Even After His Death, Jerry Falwell Causes Trouble

Last week, I posted an interview with Kevin Roose, the author of The Unlikely Disciple. He was the student who spent a semester at Jerry Falwell‘s Liberty University.

His book has since been released… and after a bit of controversy, Liberty is actually selling the book in their campus bookstore.

But it comes with a long disclaimer (emphases mine):

Readers of the Unlikely Disciple should be aware that many factual inaccuracies were identified in this book by Liberty University faculty and staff reviewers. Some examples of the factual errors: the book quotes Dr. Falwell as saying the third world doesn’t need food and water, only the gospel. He never made such a statement and often preached that Christians should not expect the hungry and the homeless to accept the gospel until Christians had first met their needs to be fed and clothed.

The book also perpetuates the myth that Dr. Falwell accused Tinky Winky of being gay. In fact, Dr. Falwell had never heard of Tinky Winky when an AP reporter asked him about an editorial in his National Liberty Journal newspaper that cited reports from the Washington Post that Tinky Winky might have been meant to portray a “gay” character. The book is well written but contains quite a bit of fiction.

In the opinion of the reviewers, these inaccuracies raise questions about the credibility of the author and the accuracy of any unverifiable statements or quotes contained in the book. Readers should be skeptical about the veracity of any information contained in The Unlikely Disciple. Readers are also cautioned that The Unlikely Disciple contains offensive sexual references that Liberty University does not recommend for student readers.

They never mention what “factual errors” are in the book, but Kevin has responded to two particular charges:

In a convocation speech he gave during my Liberty semester, Dr. Falwell said, “What is it that world citizens need most today? As hungry as some are, it’s not food. It is not material things. It is not education. What this world needs most is the word of God.”

For the audio clip of this quote, click here.

Not only does the book not perpetuate the Tinky Winky myth, it actively dispels it. From page 193:

“At one point, we’re talking about my upcoming interview with Dr. Falwell, and Max tells me that I should ask him about the time he “outed the gay Teletubby.” I remember learning that Dr. Falwell’s comments about Tinky-Winky may not have been entirely his — they originated in an unsigned editorial in his National Liberty Journal newsletter.”

It’s amazing how school officials are alleging these things. They have clearly not even bothered to read the book.

Kevin adds:

In the face of a book that attempts to portray Liberty fairly and even-handedly, formulating a sloppy, ad hominem response like the one posted in the Liberty bookstore hardly seems like the reasonable — or the Christian — thing to do.

(via Kevin Roose)

  • http://www.freewebs.com/guitarsean SeanG

    From the disclaimer:

    Readers are also cautioned that The Unlikely Disciple contains offensive sexual references that Liberty University does not recommend for student readers.

    There is no better advertising than sticking a warning label on something.

  • Troll

    Liars for Jesus. Do they never cease?

  • Vincent

    To be fair, this is true:

    the book quotes Dr. Falwell as saying the third world doesn’t need food and water, only the gospel. He never made such a statement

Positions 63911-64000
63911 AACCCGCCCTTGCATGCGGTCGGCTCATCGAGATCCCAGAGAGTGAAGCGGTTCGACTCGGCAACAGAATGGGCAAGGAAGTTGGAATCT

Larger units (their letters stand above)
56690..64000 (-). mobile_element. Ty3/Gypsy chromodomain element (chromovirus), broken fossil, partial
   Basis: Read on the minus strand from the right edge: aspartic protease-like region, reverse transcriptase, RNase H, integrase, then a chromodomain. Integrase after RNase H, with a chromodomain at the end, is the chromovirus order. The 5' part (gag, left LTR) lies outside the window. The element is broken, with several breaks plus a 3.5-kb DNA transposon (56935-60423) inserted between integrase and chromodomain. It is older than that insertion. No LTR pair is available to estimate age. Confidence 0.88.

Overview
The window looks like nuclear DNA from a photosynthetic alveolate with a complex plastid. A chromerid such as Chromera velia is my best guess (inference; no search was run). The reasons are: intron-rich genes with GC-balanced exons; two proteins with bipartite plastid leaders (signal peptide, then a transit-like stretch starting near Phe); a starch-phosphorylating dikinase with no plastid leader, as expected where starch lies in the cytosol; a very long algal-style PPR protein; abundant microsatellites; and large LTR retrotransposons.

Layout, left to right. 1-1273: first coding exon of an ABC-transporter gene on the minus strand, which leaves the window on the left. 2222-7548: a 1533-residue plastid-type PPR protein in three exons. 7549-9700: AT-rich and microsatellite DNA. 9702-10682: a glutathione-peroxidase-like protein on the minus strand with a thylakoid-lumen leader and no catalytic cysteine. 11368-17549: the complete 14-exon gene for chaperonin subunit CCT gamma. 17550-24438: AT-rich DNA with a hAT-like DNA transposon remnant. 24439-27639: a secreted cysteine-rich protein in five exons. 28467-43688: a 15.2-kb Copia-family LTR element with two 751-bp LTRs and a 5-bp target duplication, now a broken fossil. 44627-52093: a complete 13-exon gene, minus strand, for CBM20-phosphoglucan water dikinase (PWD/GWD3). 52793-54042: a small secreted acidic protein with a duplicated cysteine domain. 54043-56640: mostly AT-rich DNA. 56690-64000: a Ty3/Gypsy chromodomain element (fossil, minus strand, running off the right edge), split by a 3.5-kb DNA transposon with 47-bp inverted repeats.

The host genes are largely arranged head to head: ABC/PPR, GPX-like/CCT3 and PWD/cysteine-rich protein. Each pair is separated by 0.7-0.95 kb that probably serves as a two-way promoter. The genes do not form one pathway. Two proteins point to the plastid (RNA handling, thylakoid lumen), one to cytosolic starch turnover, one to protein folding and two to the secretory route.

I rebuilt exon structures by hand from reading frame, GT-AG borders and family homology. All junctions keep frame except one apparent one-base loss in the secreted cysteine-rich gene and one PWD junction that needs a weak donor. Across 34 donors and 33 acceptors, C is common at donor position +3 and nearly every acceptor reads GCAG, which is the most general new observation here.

(at least, if the book says he made that statment this is true – the author didn’t specifically say the book doesn’t say that)

    He said what they need MOST is the Gospel. That doesn’t deny other needs.

  • http://www.nullifidian.net/ nullifidian

    /me, while not feeding it, agrees with Troll.

  • http://reasonablyaaron.blogspot.com Aaron

    In the opinion of the reviewers, these inaccuracies raise questions about the credibility of the author and the accuracy of any unverifiable statements or quotes contained in the book. Readers should be skeptical about the veracity of any information contained in The Unlikely Disciple.

    Ummmm….Replace “The Unlikely Disciple” with “The Bible”.

    Gotta love the ol’ selective skepticism.

  • Santiago

    Actually, formulating sloppy, ad-hominem responses seems to be a popular christian pastime, not to mention attempts at censorship…

  • anti-supernaturalist

    ** Ameristan’s Taliban want to rule, OK?

    Xian authoritarians demand that their moral absolutism be accepted. They want a xian dystopia. America becomes Ameristan.

    They will not tolerate an open society, a pluralist culture, or a secular state.

    Like their muslim brethren, xians shudder at a technological world in which mental agility has replaced physical strength as a core measure of economic utility. This reordering of values strips away a core big-3 monotheist lie: god-ordained male supremacy.

    Xian ultra-rights, just like Islamic ultra-rights, demand ideological “purity,” male dominated social control, subjugation of women, unquestioned acceptance of religious tyranny.

    Moral absolutists claim a right to use intimidation and violence to attain their goals.

    Moral absolutism is immoral through and through.

    anti-supernaturalist

  • Audrey

    I just finished reading Kevin’s book this morning and it was awesome. Thanks to Hemant for tipping me off to it last month!

    I’m personally just glad they’re willing to sell it in their bookstore at all! I don’t think you could really expect them to like everything in it…

  • http://gaytheistagenda.lavenderliberal.com/ Buffy

    Why do people like him think they can rewrite the truth when we can so easily obtain the facts and refute their lies?


CLOSE | X

HIDE | X